Tuesday, March 6, 2012

Sometimes I Get Torn

In my practice, I see children of all levels of function.  I have evaluated some children who are actually OVER 100% by 20-30%.  I see many children in the 90-ish percentile.  Many children begin their programs in the 70-ish percentile.  And yet, sometimes when I make my recommendations about how to help these children, I see parents complain and even cry because they will need to change their diet or incorporate creeping/crawling into their day.  And somehow doing some portion of program ten times a day can push them right over the edge.

And then I meet with mothers whose children are functioning below 10-15%.  And they must CONSTANTLY be suctioning trachs, watching for aspiration.  Feeding can take an hour or more and must be done 4-5 times a days.  They would be delighted if their child could make sounds at all, much less talk too much----if their child could lift their head, much less run on the track team in high school.  They are perhaps the ONLY person in the world who believes their child is a person worth the investment of time and resources.  And yet, when I give recommendations to the mothers of these children they say, "Bring it!"  They are in a battle to save their child and they are absolutely ready to do whatever it takes.  And believe me when I say my recommendations are as extreme as the problem we're trying to solve---they always are.

So, sometimes I get torn when I see the divergent reactions.  The mothers of children who are profoundly affected would be prostrate on the ground with tears of joy to only need to make moderate changes in their life for a couple of years.  They would praise God with ever fiber of their being if they had to do things only 10 times a day instead of around the clock.

I'm sure there are lots of reasons for the different reactions, and I am NOT trying to condemn anyone.  But sometimes I get torn---especially if I meet with the opposite ends of the spectrum on the same day.  I wish parents with very hurt children could understand that "almost well" kids are still a big challenge and it's not easy---EVER.  And I wish parents of "almost well" children could understand how much they have and what a small thing they are asked to do in order to allow that child to really soar.  Both ends of this spectrum tear at my heart----a lot.  And I wish I could help them all see the whole vista.  I am torn.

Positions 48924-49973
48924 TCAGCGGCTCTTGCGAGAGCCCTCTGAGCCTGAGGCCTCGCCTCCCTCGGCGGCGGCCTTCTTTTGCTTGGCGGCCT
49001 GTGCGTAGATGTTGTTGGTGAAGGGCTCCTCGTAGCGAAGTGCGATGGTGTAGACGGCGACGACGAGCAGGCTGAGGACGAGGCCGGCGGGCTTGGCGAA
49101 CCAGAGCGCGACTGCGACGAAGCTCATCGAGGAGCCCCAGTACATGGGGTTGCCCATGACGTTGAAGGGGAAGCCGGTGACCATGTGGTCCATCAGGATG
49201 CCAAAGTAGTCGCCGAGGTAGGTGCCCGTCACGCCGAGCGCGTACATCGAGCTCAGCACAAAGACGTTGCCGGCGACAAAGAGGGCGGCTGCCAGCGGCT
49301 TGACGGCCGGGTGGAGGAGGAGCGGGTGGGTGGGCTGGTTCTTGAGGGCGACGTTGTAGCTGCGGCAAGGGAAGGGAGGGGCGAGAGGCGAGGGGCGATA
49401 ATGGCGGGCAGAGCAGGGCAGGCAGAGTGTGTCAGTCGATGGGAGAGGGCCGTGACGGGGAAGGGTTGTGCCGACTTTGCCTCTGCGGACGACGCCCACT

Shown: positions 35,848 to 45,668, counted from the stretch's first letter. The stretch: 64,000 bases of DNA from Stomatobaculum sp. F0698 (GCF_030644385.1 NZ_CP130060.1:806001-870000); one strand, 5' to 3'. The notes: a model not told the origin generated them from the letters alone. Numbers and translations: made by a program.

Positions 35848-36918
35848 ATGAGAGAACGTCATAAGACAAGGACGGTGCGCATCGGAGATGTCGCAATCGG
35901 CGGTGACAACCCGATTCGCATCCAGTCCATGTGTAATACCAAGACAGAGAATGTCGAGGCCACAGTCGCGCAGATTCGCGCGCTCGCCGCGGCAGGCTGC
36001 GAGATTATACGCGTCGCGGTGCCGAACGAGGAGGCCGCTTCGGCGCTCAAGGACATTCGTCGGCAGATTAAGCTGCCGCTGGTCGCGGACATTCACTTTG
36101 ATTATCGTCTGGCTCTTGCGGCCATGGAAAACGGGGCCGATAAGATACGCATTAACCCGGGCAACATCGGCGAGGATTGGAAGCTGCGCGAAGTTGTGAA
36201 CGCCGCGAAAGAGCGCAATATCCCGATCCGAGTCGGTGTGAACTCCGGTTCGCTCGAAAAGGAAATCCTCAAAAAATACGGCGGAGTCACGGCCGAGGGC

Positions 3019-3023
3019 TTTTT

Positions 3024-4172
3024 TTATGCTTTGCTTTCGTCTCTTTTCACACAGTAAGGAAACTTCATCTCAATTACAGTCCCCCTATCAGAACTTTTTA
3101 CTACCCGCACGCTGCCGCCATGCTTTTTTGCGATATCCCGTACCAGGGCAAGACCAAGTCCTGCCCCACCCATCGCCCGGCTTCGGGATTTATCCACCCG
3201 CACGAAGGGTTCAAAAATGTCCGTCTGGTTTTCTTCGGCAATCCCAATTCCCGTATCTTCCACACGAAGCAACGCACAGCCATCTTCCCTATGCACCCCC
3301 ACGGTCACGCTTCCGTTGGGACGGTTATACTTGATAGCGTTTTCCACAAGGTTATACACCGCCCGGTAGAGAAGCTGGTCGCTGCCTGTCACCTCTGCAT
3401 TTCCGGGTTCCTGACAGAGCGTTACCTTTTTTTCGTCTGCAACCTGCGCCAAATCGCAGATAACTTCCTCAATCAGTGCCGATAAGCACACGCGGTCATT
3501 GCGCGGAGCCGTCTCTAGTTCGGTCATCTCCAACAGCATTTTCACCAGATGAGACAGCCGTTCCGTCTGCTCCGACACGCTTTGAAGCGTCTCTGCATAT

Monday, March 5, 2012

Calendar Time

The road trips continue!  

March 18-21 in Seattle, Washington---Evaluations only      ONE evaluation spot open---contact donna@parentswithpurpose.com  if you would like to schedule

March 24--- Brain Development 101 in the Portland Oregon area (Aloha, OR)  contact Erika Glancy at erika.glancy@gmail.com or register online at http://www.parentswithpurpose.com/index.php?option=com_content&view=article&id=16

March 23, March 25-28---Evaluations---contact donna@parentswithpurpose.com to schedule

Looking forward to working with more great families and seeing the wonderful progress in their children!

Parents With Purpose On the Road

I wanted to share some of the wonderful adventures of February!  It was a jam-packed month both personally and professionally.  Personally, my son Kent left home on February 13 to begin serving a full-time two-year mission for our Church.  We have planned for this moment his entire life, but it is always an emotional moment when you say that final goodbye for two years.

There were parties and many visitors dropping in to say farewell---it was a week of intense love and EXHAUSTING! (Yes, that is Dawson photo-bombing my "moment"!) Immediately following Kent's departure,  Callie was playing the Sour Kangaroo in Seussical.  I don't have the pictures from Seussical back yet (had to order them from a service), but she was fabulous.  Another very fun and EXHAUSTING experience.  The last day of musical performance, I hopped on a plane to San Jose.  What a GREAT trip!